Schier eindeloze netwerken van glasvezelkabels onder de grond en permanent rondom onze planeet cirkelende satellieten bepalen in de toekomst het gebruik van de ruimte. Wij zijn niet langer gebonden aan landgrenzen en ook werelddelen vormen geen afgesloten eenheden meer. Het woord globalisering is niet meer weg te denken uit het hedendaags vocabulaire.

“De toegenomen snelheid van wereldwijde informatienetwerken en transportsystemen (digitale netwerken, luchttransport) creëert een onderscheid tussen ruimtes die lokaal zijn en ruimtes die globaal zijn.
We ervaren vandaag niet alleen een privatisering maar ook een atomisering van elektronische media op lokale schaal, met bijvoorbeeld de vermenigvuldiging van lokale tv-kanalen of radiostations. Aan de andere kant vermengen globale en lokale ruimtelijke hiërarchieën zich in stedelijke agglomeraties. Sommige stedelijke fragmenten (bank- en beurswijken, omgeving van luchthavens etc.) krijgen kwaliteiten van mondiale prestaties en kunnen worden gezien als onderdeel van de stedelijke conditie.”
Elizabeth Sikiaridi & Frans Vogelaar: Soft Urbanism Public Media Urban Interfaces, in LAB, Jahrbuch der KHM.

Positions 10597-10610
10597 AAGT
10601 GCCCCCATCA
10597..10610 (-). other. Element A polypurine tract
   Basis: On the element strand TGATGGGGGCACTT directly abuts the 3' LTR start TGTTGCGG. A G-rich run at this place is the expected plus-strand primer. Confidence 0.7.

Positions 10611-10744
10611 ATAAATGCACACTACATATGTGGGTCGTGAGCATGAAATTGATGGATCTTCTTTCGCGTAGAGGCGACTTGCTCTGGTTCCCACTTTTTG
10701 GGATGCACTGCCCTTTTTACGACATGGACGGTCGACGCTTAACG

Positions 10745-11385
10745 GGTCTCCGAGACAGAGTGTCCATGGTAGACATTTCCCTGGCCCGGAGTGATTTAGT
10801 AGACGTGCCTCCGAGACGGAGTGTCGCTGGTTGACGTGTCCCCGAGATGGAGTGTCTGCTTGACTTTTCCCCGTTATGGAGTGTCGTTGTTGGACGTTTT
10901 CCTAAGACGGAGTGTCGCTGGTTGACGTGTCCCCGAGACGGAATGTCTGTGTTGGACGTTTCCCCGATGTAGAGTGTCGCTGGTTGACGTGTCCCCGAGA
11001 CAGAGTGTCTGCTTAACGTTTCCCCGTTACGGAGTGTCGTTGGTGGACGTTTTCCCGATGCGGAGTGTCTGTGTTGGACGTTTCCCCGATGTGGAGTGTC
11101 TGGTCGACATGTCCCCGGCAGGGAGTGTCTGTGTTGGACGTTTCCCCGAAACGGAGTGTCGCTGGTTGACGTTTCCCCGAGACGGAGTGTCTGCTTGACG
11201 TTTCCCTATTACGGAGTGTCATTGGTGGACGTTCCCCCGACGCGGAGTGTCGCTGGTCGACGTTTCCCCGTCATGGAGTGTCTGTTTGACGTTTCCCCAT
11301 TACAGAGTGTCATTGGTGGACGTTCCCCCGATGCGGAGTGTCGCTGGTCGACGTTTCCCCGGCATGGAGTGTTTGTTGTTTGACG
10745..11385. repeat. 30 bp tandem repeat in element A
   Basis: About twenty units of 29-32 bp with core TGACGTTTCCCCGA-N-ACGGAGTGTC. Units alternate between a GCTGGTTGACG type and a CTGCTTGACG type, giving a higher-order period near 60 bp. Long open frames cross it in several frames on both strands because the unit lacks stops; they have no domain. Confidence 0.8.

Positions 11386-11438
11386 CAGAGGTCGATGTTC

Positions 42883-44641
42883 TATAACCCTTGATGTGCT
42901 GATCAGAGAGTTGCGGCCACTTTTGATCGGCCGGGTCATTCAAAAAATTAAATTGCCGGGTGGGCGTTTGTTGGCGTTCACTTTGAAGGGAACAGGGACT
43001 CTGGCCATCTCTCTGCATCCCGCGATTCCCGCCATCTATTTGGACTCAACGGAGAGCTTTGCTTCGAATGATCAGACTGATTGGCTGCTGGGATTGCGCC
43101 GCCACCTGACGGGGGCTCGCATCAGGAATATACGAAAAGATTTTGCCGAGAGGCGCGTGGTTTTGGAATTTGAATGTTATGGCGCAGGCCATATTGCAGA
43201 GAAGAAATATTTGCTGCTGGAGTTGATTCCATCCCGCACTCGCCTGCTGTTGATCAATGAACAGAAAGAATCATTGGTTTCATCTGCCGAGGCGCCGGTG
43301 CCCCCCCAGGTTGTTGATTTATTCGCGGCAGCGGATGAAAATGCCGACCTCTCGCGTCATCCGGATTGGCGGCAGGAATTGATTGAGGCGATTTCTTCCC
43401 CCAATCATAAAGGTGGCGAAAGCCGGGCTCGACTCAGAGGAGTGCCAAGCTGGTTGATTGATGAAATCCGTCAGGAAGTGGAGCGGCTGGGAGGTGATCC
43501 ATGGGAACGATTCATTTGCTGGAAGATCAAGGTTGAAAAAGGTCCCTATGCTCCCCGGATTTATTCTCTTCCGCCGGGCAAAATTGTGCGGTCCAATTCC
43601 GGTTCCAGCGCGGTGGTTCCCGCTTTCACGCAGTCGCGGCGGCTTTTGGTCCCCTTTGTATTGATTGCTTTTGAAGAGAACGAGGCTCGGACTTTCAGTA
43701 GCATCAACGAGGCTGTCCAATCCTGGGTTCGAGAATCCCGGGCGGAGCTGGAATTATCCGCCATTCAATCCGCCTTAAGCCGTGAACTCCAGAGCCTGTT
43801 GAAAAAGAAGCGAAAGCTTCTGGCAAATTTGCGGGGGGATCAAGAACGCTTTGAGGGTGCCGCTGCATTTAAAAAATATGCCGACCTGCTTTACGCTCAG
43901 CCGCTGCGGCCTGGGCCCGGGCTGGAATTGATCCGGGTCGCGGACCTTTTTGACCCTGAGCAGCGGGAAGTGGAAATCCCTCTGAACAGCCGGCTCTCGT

In world cities such as Los Angeles, New York and Tokyo, one work tower after another is rising, brimming with modern techno-logy. High-rise buildings are also springing up on the edges of Amsterdam, housing companies for telecommunications and high-end information technologies.

“ICT allows knowledge acquisition, marketing and management to be physically separated from production units. This is contrary to the development until the early 1990s, where many companies felt compelled to move their entire organisation with them due to the scaling-up of their production processes. In the early 1960s and 1970s, for instance, newspapers moved their editorial offices along with the printing presses to the outskirts of cities. The recent move of Philips’ headquarters to a metropolitan Amsterdam location shows the counter-movement. An underestimated location factor for the knowledge-intensive and strategic parts of companies is the importance of fertile net-works. Innovation often arises in places where knowledge domains overlap, where knowledge can be exchanged smoothly in networks. Dense urban environments are therefore an attractive location for knowledge-intensive parts of companies due to their great diversity of networks.”
From: ICT spatial planning: A source of turmoil, discussion paper commissioned by the RPD.